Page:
President Trump’s nominee for U.S. trade representative, Robert Lighthizer has not participated in a Senate confirmation hearing yet. Peter Navarro, who has been tapped to head the administrations new National Trade Council, and has been described as “an ardent skeptic of trade with China,” does not have to be confirmed by the Senate. A column by Forbes contributor Charles Tiefer last month noted:
What does it mean to put Peter Navarro in charge of a White House council…It [c]reates a base for China policy that is not, like the Pentagon, CIA, or State, subject to Senate confirmation or regular Congressional oversight.
University of Illinois agricultural economist Kathy Baylis indicated last month at the farmdoc daily blog (“A Quick Primer on US Agricultural Trade“) that, “Potential trade disputes with China and Mexico are of particular concern in agriculture, given that they involve our largest (China) and third largest (Mexico) export markets. Canada comes in as a close second. These are also the markets where we’ve seen the most growth:
The largest expansion in exports over the past 25 years have been to China, followed by North America.
“And this growth is expected to continue. Our exports to both China and Mexico are predicted to increase in FY 2017, with exports to China expected grow to $21.8 billion from $21.5 billion and exports to Mexico expected to increase to $18.3 from $18 billion.”
Top 3 mrkts for US ag exports: are China, Canada, Mexico, in that order. Together account for 47% of total US ag exports in FY2016, CRS pic.twitter.com/0VW5aTbBMD— Farm Policy (@FarmPolicy) January 18, 2017
Dr. Baylis added that, “As illustrated in figure 2, the USDA ERS estimates massive growth in agricultural trade under NAFTA, growing from $16.7 billion in 1993 to $82 billion in 2013. Taking inflation into account, this increase amounts to a growth of 233 percent over those 20 years.”
More specifically, this month’s Livestock, Dairy, and Poultry Outlook from USDA’s Economic Research Service (ERS) pointed out that pork exports to Mexico, a leading destination for U.S. pork exports, increased by nearly 23 percent from November 2015 to November 2016.
The same ERS report stated that beef exports to Mexico were 8 percent higher over the past year.
Retaliation Issues- Ag Trade Promotion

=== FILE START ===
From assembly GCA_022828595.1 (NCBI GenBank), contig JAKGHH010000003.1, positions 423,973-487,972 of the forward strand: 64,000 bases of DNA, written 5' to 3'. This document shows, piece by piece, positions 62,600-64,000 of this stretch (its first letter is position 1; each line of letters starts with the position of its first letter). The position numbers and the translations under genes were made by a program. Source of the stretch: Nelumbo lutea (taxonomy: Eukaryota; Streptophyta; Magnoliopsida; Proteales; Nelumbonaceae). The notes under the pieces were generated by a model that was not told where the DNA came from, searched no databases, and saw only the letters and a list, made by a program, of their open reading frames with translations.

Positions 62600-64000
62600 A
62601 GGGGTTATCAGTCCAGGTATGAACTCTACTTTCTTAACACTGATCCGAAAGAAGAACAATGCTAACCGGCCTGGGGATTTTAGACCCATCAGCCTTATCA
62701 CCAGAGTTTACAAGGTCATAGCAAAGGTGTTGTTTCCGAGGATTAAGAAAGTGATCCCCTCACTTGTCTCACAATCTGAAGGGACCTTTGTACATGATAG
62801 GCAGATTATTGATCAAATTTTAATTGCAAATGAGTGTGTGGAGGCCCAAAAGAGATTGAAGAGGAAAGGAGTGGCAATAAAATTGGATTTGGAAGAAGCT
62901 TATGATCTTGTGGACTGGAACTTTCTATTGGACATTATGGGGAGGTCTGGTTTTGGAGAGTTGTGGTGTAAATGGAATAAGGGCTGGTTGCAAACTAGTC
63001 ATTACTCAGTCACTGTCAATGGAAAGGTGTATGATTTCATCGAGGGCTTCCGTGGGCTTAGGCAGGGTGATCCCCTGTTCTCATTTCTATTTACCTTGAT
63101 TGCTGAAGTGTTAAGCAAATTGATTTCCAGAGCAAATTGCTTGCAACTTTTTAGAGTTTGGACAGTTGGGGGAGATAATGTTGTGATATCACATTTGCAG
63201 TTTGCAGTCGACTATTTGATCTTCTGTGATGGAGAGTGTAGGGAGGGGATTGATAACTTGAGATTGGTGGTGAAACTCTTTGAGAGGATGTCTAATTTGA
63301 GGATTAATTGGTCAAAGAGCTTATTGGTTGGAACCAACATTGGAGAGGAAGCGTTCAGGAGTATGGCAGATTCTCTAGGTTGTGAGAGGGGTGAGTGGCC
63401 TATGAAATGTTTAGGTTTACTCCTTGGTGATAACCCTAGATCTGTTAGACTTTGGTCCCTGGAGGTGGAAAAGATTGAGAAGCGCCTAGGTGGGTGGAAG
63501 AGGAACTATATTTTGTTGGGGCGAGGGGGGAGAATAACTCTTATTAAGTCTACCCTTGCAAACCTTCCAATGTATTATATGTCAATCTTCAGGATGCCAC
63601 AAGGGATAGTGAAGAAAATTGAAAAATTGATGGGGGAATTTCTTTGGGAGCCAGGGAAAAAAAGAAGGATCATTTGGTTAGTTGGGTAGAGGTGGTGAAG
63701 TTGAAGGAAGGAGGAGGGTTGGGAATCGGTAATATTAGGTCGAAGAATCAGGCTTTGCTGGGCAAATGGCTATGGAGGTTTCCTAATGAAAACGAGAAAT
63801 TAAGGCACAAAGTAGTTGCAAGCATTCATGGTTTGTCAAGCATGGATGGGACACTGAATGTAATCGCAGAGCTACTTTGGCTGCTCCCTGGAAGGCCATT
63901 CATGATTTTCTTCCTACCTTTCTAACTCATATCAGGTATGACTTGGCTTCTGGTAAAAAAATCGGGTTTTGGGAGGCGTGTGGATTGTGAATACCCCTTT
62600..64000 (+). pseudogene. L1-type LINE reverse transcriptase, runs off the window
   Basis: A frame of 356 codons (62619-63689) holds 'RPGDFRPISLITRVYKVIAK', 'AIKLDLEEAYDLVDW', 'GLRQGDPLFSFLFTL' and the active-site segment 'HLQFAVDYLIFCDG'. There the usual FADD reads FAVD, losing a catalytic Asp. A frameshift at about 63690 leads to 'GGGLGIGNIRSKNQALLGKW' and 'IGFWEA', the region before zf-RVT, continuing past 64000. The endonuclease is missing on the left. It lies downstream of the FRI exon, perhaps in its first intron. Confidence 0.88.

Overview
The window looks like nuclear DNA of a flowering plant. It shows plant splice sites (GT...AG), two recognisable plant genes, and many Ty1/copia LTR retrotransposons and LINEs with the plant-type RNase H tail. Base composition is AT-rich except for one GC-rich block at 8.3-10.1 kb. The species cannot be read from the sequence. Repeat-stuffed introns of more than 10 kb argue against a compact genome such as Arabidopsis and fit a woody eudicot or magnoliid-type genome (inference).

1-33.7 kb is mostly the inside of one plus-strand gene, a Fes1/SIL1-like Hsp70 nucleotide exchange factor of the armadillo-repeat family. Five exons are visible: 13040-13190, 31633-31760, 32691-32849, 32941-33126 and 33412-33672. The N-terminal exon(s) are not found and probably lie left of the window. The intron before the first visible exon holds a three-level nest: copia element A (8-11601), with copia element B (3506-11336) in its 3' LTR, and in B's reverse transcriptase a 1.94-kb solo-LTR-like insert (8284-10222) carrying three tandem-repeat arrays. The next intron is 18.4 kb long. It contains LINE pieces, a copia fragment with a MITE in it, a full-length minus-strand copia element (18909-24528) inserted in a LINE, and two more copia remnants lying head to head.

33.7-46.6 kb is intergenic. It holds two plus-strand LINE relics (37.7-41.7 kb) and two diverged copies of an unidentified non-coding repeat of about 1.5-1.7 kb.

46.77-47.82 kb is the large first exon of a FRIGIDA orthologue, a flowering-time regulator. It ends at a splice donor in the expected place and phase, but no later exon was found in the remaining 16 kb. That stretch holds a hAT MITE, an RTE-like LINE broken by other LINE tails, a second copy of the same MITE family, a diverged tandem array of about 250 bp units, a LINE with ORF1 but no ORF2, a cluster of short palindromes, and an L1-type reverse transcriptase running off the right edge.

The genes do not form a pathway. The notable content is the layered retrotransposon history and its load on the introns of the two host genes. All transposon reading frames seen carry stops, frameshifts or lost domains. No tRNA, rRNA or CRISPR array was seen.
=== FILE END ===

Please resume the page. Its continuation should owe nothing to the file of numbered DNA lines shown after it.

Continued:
The Associated Press reported on January 18th that, “China is preparing to retaliate if U.S. President-elect Donald Trump raises duties on Chinese goods and already has toughened its stance, an American business group said Wednesday.”
The AP article noted that, “Already, China has ordered unusually high anti-dumping penalties against a U.S.-made agricultural chemical;” and added that, “On Jan. 11, the Ministry of Commerce raised duties on DGGS, an additive for livestock feed, to up to 53.7 percent, nearly double the 33.8 percent rate it recommended in September before Trump was elected.”
“Officials have not said publicly that China is preparing retaliatory measures but state media have emphasized its importance as a market for U.S. soybeans and other exports and warned against starting a ‘trade war,'” the AP article said.
Meanwhile, Wall Street Journal writers Jacob Bunge, Jesse Newman and Kelsey Gee reported late last week that, “Donald Trump’s pick to run the U.S. Department of Agriculture, Sonny Perdue, is a Georgia farm boy with a record of promoting U.S. meat and crops overseas…”
The Journal article stated that, “Farmers are hoping Mr. Perdue will continue the efforts of his predecessor at the USDA, former Iowa Gov. Tom Vilsack, to keep U.S. grain, produce, meat and cotton flowing to foreign markets when the U.S. farm economy is suffering through a multiyear downturn. They also are hoping Mr. Perdue will shield U.S. agricultural exports from any potential fallout as Mr. Trump looks to renegotiate existing trade deals and strike new ones.”